What Is The Best Way To Crate Train A Puppy

Now you have got yourself a new puppy, GREAT! What’s next? Is your puppy creating havoc in your home after few days – chewing your furniture, soiling everywhere? If that’s your current situation, it’s CRATING time. Read on to learn what is the best way to crate train your puppy?

First of all, you would need to get a crate that suits your puppy’s size. It should be large enough for him to stand up and turn around in a comfortable posture but not too big where he can relieve himself in one corner and sleep in another.

The idea is that your puppy should feel comfortable in the crate and will hesitate to eliminate inside. If your puppy is crated for too long, he may soil the crate and develop a preference for eliminating in that location.

Initially your dog may be curious about the crate. Place it in a corner of the living room and let him explore it at his leisure. Give him some treats while he is there. You can move the crate to your living room during the day to give him more interaction. When you’re out of the house, place the crate in your bedroom. Be sure to place the crate in the corner of the room, away from window so as not to attract his attention.

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When your dog is alone in the crate, he may feel as if he is missing your attention and feel lonely. This can cause separation anxiety. To overcome this, make sure that you place some of his favorite toys in the crate so that he can play with it when you are not around. This will make him “busy” and occupied.

If your puppy responds well during the crate training, you can acclimate him to the crate by playing with him while he is inside. Allow him to come out once he is almost done with his snack. Begin to lengthen the amount of time that he will be inside the crate using treats and his favorite toys as a “lure” to keep him busy in the crate. Put toys in the crate that will withstand chewing.

If you’re home but your dog is barking a lot in the crate, you may need to do more. Many people confine their dog to a crate because they fear they will become destructive. But if you are performing crate training, you should make your dog “love” the crate. Provide a selection of toys and activities for him to interact with while in the crate will make him “forget” that he is in the crate and behave himself. You should not use the crate as a punishment.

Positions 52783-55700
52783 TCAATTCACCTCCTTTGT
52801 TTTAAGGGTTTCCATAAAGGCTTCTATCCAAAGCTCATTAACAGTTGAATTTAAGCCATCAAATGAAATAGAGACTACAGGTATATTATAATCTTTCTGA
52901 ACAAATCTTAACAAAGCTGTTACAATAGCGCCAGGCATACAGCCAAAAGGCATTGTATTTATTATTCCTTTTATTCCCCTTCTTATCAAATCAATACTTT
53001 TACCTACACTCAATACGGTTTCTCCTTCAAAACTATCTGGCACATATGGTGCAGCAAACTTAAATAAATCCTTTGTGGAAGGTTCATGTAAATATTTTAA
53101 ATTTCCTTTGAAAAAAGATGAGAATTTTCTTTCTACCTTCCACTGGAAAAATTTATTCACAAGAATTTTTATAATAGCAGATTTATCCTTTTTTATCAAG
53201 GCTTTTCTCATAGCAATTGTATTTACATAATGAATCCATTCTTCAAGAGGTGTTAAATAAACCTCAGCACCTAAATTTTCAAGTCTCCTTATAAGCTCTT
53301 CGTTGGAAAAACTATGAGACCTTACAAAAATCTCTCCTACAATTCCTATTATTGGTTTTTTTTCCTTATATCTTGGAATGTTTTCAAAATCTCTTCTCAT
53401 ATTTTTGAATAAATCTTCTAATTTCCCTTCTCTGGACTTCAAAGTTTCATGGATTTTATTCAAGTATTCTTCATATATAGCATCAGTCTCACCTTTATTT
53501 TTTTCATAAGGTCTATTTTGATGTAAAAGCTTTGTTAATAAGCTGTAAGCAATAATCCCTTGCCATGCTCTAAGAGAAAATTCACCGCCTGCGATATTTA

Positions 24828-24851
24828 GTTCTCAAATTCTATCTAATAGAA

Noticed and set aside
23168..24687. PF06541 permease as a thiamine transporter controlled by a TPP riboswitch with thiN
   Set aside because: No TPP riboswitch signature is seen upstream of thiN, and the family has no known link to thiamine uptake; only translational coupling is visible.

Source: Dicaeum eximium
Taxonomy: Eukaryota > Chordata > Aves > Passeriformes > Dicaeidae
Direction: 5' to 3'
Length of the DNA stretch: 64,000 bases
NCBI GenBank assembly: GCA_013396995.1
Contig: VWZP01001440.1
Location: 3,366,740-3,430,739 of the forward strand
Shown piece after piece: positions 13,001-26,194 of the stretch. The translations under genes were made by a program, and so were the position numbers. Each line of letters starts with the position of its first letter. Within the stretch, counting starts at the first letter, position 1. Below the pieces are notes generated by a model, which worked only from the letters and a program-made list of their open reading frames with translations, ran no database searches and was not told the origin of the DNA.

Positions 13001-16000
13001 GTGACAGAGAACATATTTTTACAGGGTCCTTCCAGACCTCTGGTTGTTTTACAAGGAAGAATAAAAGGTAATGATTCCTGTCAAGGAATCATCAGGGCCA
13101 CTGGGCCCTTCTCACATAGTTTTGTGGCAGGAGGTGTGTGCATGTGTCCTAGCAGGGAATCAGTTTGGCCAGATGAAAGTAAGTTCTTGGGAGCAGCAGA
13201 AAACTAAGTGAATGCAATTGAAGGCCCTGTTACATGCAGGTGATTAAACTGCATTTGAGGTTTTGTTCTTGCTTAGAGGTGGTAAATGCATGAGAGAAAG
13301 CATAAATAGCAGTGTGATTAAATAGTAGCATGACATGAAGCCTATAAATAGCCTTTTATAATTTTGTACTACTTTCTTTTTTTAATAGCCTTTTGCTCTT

You may wish to crate your dog for short periods of time while you are away from home. Even though it may sound cruel, it is easier for your dog to adjust to a crate if he knows it’s a safe place for him to rest.

If you have a puppy, you may wish to place him in a crate at night while he sleeps. Prepare a snug blanket and place it in the crate. This will ensures that your puppy has a comfortable place to sleep. The crate can also be useful to dog owners who work long hours and have trouble getting home.

If you introduce the crate in a way that makes it more like a den for your dog, he will soon view it as a place of safety for him. Just be sure to never force him into the crate, otherwise he may become afraid of it.

Instead, toss a few treats in the crate and allow your puppy to “visit” the treats on his own. Once he is comfortable with the crate, close the door. You can increase the time you leave the door closed gradually. Repeat this until you can close the door without your puppy whining.

You may also like to start training him to move in and out of the crate using commands such as “out crate”, “in crate” etc. Remember to keep the commands short and simple so that your puppy is able to “pick” up them easily.

The process of getting your dog used to the crate can take a couple of days or weeks, depending on his adaptability. Crates set boundaries and instill discipline in him. Don’t worry if he becomes upset during this time as it is part of the learning process. You can treat this as natural behavior in your dog and he won’t see it as a problem.

Remember not to keep your dog in the crate for too long and to let him out of the crate when he becomes quiet. You should never crate him for more than 4 hours in a row. Also keep the crate in a place where it is easily accessible for cleaning.

Eventually your dog will be comfortable with the crate. As this happens, you can begin using it for potty training. This is fairly simple. Once your dog is used to going potty outside, you can begin using the crate at night while you sleep. If you hear your dog whining during the night, let him out of the crate. You can also place the crate in an area of your home where your family can spend time assist you with the potty training.

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By following this process, you should never have more than one month of crate training. If you have an older dog that has never been crated before, it may take longer. During this time, you will have to continue rewarding your dog for going potty outside. If you are consistent with this process, your dog will learn to go potty outside in no time!